his.sePublications
Change search
CiteExportLink to record
Permanent link

Direct link
Cite
Citation style
  • apa
  • harvard1
  • ieee
  • modern-language-association-8th-edition
  • vancouver
  • Other style
More styles
Language
  • de-DE
  • en-GB
  • en-US
  • fi-FI
  • nn-NO
  • nn-NB
  • sv-SE
  • Other locale
More languages
Output format
  • html
  • text
  • asciidoc
  • rtf
Humanoids learning to walk: a natural CPG-actor-critic architecture
University of Skövde, School of Humanities and Informatics. University of Skövde, The Informatics Research Centre.
University of Skövde, School of Humanities and Informatics. University of Skövde, The Informatics Research Centre.
University of Skövde, School of Humanities and Informatics. University of Skövde, The Informatics Research Centre.
2013 (English)In: Frontiers in Neurorobotics, ISSN 1662-5218, Vol. 7, no 5Article in journal (Refereed) Published
Abstract [en]

The identification of learning mechanisms for locomotion has been the subject of much research for some time but many challenges remain. Dynamic systems theory (DST) offers a novel approach to humanoid learning through environmental interaction. Reinforcement learning (RL) has offered a promising method to adaptively link the dynamic system to the environment it interacts with via a reward-based value system. In this paper, we propose a model that integrates the above perspectives and applies it to the case of a humanoid (NAO) robot learning to walk the ability of which emerges from its value-based interaction with the environment. In the model, a simplified central pattern generator (CPG) architecture inspired by neuroscientific research and DST is integrated with an actor-critic approach to RL (cpg-actor-critic). In the cpg-actor-critic architecture, least-square-temporal-difference based learning converges to the optimal solution quickly by using natural gradient learning and balancing exploration and exploitation. Futhermore, rather than using a traditional (designer-specified) reward it uses a dynamic value function as a stability indicator that adapts to the environment. The results obtained are analyzed using a novel DST-based embodied cognition approach. Learning to walk, from this perspective, is a process of integrating levels of sensorimotor activity and value.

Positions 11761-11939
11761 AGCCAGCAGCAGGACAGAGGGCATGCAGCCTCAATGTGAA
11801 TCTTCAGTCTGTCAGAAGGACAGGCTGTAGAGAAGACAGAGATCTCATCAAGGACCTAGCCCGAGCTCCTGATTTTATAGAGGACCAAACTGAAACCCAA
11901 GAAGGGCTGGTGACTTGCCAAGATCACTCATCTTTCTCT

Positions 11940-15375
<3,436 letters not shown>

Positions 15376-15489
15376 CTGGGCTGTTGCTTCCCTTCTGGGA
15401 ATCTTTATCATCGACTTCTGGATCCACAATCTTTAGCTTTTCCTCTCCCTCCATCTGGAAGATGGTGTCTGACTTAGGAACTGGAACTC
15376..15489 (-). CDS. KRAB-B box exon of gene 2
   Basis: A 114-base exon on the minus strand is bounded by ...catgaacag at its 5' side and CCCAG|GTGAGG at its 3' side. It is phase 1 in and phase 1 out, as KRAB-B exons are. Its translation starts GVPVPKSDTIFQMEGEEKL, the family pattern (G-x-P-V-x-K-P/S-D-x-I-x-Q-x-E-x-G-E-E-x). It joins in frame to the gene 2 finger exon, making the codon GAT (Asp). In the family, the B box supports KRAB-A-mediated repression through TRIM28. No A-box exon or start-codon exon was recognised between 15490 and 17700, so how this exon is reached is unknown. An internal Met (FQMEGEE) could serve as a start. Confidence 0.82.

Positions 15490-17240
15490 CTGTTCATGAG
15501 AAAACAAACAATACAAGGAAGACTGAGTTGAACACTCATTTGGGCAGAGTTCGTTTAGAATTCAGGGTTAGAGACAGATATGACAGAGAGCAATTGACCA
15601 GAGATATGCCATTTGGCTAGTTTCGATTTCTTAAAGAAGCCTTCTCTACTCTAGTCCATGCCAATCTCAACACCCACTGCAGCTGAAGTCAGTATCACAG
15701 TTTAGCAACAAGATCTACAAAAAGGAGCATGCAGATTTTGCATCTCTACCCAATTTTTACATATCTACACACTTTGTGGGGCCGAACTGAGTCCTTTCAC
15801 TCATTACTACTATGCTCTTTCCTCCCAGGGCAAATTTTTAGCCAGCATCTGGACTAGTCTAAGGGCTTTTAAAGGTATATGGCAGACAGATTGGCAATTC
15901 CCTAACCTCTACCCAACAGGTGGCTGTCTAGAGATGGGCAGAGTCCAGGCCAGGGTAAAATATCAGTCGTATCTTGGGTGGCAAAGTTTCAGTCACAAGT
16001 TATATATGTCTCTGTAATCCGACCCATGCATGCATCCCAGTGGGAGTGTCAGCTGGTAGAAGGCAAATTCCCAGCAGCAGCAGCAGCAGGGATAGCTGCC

Place, publisher, year, edition, pages
Frontiers Media S.A., 2013. Vol. 7, no 5
Keyword [en]
reinforcement learning, humanoid walking, central pattern generators, actor-critic, dynamical systems theory, embodied cognition, value system
National Category
Computer and Information Science
Research subject
Technology
Identifiers
URN: urn:nbn:se:his:diva-8368DOI: 10.3389/fnbot.2013.00005ISI: 000209437600005PubMedID: 23675345Scopus ID: 2-s2.0-84902356043OAI: oai:DiVA.org:his-8368DiVA: diva2:639509
Available from: 2013-08-08 Created: 2013-08-08 Last updated: 2017-05-12Bibliographically approved

Open Access in DiVA

No full text

Other links

Publisher's full textPubMedScopusLänk till fulltext

Search in DiVA

By author/editor
Li, CaiLowe, RobertZiemke, Tom
By organisation
School of Humanities and InformaticsThe Informatics Research Centre
In the same journal
Frontiers in Neurorobotics
Computer and Information Science

Search outside of DiVA

GoogleGoogle Scholar

Altmetric score

Total: 601 hits
CiteExportLink to record
Permanent link

Direct link
Cite
Citation style
  • apa
  • harvard1
  • ieee
  • modern-language-association-8th-edition
  • vancouver
  • Other style
More styles
Language
  • de-DE
  • en-GB
  • en-US
  • fi-FI
  • nn-NO
  • nn-NB
  • sv-SE
  • Other locale
More languages
Output format
  • html
  • text
  • asciidoc
  • rtf